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When Bad Parents Happen to Good Sports

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Don’t Be “That Person” at Your Kids’ Games

At many of the sporting events I’ve attended over the years – whether as a player or as a fan – someone usually says something dumb (or does something even dumber) and makes an idiot of themselves in front of hundreds (or thousands) of others.

Too often, that someone is a parent.

Personal Foul: Roughing the Reputation
One of my all-time favorite sports movies is Hoosiers. If you don’t like the 1986 classic starring Gene Hackman and Dennis Hopper as a couple of high school basketball coaches from Middle-of-Nowhere, Indiana, we probably can’t be friends. What’s not to love about this film? Every time I watch the movie there is one gut-wrenching scene that truly bankrupts me emotionally each time I watch it; it’s the scene with an out of control parent. Coach Dale (Hackman) has recently promoted the town drunk (Hopper) to the position of Assistant Coach on the condition that he quit drinking. But during one of the games, Wilbur “Shooter” Flatch shows up on the court drunk as a skunk. Not only does he thoroughly embarrass himself, but he deeply embarrasses his son Everett who plays on the team, as well.

Granted, it’s just a plot out of Hollywood, but on too many sidelines these days, too many parents are embarrassing themselves and their kids through their words and actions. Here are some of the parents who are frequently guilty of committing personal fouls:

1. The Ref Insulter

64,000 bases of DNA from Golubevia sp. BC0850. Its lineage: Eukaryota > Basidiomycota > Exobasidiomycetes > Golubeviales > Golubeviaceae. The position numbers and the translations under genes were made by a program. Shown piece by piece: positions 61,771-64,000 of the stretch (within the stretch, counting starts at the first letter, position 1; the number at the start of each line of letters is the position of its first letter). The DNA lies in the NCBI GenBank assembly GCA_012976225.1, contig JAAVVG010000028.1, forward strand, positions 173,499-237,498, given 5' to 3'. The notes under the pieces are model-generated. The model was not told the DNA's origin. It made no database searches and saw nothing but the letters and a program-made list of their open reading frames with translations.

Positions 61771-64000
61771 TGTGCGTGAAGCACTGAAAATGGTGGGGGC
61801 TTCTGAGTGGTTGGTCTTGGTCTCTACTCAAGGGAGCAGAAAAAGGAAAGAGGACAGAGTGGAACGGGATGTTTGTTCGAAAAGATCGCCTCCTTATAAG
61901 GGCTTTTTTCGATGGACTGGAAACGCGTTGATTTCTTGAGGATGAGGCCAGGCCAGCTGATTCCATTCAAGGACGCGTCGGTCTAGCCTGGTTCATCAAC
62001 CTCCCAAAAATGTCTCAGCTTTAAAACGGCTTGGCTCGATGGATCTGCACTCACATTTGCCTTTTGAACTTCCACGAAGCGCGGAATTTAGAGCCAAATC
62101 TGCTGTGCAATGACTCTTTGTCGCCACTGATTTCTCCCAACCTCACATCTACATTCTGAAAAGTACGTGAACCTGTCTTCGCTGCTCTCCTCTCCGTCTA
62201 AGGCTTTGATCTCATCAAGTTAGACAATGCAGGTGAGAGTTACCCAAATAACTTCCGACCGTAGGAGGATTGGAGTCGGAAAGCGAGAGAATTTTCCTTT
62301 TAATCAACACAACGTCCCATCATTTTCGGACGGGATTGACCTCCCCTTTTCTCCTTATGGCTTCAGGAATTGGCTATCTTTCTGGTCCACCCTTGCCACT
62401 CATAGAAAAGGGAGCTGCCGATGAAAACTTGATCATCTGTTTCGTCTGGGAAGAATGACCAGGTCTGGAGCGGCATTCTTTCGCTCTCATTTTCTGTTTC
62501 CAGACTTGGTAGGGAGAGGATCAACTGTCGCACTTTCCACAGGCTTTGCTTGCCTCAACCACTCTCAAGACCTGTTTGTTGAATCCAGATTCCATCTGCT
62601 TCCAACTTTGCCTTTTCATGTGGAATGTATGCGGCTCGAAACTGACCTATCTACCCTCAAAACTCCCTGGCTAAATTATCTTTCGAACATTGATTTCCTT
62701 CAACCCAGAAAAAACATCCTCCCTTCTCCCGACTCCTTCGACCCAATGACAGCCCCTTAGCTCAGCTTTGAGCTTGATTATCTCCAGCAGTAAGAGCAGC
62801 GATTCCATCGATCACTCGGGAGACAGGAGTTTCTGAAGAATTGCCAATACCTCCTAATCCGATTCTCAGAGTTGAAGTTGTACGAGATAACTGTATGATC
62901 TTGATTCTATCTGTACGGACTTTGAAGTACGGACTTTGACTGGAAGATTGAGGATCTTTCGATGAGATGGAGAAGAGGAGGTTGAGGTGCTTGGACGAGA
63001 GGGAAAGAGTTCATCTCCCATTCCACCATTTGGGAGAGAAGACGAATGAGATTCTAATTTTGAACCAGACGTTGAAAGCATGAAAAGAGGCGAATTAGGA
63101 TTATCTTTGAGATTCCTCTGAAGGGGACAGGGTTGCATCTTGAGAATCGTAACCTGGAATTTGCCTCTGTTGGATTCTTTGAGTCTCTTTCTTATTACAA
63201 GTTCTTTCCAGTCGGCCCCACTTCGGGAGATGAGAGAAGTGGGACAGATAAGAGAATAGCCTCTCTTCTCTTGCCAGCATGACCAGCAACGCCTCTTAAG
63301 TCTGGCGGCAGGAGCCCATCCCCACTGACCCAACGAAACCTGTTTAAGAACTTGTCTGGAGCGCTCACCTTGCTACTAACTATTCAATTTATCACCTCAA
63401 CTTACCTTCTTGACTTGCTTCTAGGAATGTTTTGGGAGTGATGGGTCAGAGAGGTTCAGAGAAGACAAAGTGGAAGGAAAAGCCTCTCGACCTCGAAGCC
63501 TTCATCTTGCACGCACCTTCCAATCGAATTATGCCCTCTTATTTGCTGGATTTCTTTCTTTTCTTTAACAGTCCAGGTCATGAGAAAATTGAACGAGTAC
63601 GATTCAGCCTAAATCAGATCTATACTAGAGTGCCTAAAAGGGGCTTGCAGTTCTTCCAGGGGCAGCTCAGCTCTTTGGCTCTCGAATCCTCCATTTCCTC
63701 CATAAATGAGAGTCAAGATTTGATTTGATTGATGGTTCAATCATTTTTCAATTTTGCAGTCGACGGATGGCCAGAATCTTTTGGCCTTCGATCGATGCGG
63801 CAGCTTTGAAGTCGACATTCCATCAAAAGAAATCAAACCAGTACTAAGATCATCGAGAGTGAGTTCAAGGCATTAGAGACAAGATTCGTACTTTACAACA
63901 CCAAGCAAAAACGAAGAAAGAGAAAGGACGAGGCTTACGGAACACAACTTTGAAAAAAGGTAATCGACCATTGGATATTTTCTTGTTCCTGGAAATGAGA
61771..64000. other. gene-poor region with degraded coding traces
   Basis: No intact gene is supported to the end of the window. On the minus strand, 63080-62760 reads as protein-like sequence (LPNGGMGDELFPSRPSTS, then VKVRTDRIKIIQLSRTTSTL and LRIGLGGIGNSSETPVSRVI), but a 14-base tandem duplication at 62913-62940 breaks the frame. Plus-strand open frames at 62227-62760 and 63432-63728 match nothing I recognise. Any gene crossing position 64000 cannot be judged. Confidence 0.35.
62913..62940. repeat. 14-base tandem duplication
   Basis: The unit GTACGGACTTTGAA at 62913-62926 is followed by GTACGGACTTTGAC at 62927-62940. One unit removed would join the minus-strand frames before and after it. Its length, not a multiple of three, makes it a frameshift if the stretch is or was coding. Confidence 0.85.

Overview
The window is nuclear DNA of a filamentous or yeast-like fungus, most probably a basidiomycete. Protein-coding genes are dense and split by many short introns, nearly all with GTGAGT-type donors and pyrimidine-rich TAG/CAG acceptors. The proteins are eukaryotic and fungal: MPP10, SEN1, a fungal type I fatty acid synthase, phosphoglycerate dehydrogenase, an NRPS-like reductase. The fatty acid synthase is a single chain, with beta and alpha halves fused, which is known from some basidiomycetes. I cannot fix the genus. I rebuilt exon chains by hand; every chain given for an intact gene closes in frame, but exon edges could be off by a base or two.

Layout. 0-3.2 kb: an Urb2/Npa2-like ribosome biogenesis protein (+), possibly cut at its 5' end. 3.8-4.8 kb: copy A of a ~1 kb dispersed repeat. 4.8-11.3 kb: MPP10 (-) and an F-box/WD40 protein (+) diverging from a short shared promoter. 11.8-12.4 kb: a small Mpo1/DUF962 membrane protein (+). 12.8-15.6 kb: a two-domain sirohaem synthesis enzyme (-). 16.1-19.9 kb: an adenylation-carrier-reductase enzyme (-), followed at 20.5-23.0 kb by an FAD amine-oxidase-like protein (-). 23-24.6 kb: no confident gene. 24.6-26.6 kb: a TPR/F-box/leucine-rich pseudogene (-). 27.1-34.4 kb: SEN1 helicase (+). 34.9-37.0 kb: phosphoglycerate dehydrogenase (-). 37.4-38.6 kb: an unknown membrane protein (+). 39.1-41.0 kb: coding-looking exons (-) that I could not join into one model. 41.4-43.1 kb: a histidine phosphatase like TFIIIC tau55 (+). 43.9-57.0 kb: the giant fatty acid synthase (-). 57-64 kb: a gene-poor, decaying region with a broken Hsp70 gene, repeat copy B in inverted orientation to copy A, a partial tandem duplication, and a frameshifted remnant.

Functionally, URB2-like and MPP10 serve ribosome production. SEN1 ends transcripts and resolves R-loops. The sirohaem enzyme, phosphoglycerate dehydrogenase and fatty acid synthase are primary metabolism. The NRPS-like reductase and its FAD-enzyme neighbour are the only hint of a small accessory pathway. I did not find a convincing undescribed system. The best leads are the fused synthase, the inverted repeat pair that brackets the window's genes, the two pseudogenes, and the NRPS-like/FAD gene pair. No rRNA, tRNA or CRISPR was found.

I’ve heard refs called “blind,” “dumb,” “cheater,” and every expletive in the book. I (literally) heard a man at one high school football game shout out in a menacing voice, “I know where you live, ref!” after a play wasn’t called to his liking.

In case you’re unaware, refs are human; from time to time they’re gonna miss a few calls and get others wrong. How you respond in that moment says far more about your character than their competence. Plus, you may wind up on this guy’s Facebook page letting the world see your stupidity on repeat. So don’t be the person who berates the ref just because the call didn’t go your team’s way. Nobody’s perfect…including the guys in the stripes.

Speaking of perfection….

2. The Perfection Demander
Hey, remember that time when Tim McGraw played the dad in that football movie? No, no, not that football movie.

This football movie.

You don’t want to be anything like him…at all! So you were the state champion? The record setter? The 5-star recruit to Alabama? Good for you! But constantly pressuring your kid to measure up to your past achievements won’t be much fun for either of you.

Leave your “glory days” behind and realize your kid is gonna miss tackles, layups, and fastballs. Instead of focusing exclusively on points, rebounds, sacks, assists, home runs, or some other stat, make sure to prioritize other important metrics such as work ethic, integrity, and even compassion. Your kid would much rather have your edifying encouragement than your constant comparison, so don’t let the focus be put on you.